Power output of skeletal muscle ventricles in circulation: short-term studies.
Skeletal muscle ventricles (SMVs) were constructed from preconditioned latissimus dorsi muscles in eight dogs and then connected to each animal's systemic arterial circulation in short-term experiments. The lengths of time that SMVs could produce hemodynamic work as left ventricular assist devices were recorded. After 4 hr of continuous pumping at approximately 55 beats/min, six of eight SMVs were able to generate systolic pressures of 128 +/- 23 mm Hg and flows of 340 +/- 31 ml/min, representing 20 +/- 4% of the animals' cardiac output. After 8 hr of continuous pumping, five of the eight SMVs generated pressures of 110 +/- 15 mm Hg and flows of 308 +/- 88 ml/min, or 15 +/- 7% of the animals' cardiac output. The stroke work produced by the SMVs was intermediate between that of the animals' left and right ventricles. Although the SMVs were stimulated to contract at only about one-third the heart rate, the power output of the SMVs approximated that of the right ventricles because of the greater stroke work of the SMVs. Two SMVs functioned as LVADs for 14 hr. Deterioration in SMV function eventually occurred. In each case, however, complications such as anemia, hypoxia, and hypotension, which are inherent to prolonged short-term experiments of this type, contributed to the deterioration of SMV function. The results presented here suggest that skeletal muscle has the potential to directly support the circulation; however, the length of time such muscle pumps are capable of functioning has yet to be determined.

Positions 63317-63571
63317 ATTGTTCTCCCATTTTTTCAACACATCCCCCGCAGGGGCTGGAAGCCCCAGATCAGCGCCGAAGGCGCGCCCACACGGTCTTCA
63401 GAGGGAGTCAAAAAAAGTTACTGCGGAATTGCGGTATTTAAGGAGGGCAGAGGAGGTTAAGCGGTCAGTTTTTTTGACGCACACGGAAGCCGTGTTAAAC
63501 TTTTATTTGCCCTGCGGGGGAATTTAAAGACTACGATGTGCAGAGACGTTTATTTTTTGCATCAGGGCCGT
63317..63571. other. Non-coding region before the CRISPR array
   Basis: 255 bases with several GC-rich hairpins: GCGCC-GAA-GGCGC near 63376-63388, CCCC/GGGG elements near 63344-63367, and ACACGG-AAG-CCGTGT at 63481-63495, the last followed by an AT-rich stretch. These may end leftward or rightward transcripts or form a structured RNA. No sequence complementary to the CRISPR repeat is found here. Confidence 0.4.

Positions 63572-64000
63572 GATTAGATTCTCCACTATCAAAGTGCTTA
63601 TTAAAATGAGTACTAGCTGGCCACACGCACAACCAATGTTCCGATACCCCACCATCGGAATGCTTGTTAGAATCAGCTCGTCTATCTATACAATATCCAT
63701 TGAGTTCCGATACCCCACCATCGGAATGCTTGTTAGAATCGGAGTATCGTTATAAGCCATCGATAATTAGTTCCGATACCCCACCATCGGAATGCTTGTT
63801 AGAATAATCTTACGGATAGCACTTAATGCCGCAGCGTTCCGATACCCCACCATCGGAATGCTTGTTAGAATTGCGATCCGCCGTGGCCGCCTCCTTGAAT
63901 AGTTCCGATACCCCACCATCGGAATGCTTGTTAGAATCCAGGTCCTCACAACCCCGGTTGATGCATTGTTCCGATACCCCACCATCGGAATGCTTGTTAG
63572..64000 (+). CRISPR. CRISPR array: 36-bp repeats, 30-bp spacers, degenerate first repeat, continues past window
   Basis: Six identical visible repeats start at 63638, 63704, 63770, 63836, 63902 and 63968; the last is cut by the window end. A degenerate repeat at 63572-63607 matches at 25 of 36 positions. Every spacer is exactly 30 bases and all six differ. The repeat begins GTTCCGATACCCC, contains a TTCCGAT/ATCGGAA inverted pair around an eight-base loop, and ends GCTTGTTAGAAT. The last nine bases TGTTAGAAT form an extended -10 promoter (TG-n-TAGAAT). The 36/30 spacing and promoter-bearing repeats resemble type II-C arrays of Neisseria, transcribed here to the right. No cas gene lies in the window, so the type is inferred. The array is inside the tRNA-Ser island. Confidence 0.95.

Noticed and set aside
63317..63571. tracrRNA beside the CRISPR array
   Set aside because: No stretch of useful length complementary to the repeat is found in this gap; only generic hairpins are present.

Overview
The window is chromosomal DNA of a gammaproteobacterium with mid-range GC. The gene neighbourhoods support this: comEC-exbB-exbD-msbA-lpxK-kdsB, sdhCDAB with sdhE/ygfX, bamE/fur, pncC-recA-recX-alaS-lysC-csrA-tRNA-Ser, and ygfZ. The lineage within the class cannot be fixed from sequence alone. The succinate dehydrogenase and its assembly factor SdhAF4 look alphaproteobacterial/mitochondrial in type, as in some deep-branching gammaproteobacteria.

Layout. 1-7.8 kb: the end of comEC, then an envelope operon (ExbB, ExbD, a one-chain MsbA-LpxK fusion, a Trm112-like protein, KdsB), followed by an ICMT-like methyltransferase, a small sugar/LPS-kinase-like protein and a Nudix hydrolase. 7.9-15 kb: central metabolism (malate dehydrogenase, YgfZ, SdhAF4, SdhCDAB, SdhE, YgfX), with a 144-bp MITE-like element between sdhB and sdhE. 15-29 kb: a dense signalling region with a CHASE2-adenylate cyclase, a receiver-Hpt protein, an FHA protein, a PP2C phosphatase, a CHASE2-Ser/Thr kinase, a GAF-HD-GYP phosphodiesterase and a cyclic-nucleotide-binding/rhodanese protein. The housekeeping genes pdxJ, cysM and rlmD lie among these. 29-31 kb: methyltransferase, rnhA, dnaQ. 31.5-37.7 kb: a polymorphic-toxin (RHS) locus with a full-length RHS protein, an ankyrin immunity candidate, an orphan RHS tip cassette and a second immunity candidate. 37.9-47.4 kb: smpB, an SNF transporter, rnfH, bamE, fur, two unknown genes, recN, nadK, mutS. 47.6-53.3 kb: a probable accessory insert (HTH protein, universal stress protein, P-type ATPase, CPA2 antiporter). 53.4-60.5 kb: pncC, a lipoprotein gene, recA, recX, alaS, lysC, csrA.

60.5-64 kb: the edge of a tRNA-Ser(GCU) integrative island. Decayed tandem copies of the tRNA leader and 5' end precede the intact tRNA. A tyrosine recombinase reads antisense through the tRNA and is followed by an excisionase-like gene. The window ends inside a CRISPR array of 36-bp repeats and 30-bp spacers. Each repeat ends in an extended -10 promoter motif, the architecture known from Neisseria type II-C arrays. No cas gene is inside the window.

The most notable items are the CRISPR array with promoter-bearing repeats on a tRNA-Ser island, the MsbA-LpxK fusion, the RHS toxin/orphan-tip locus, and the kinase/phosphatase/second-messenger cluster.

- Copyright © 1987 by American Heart Association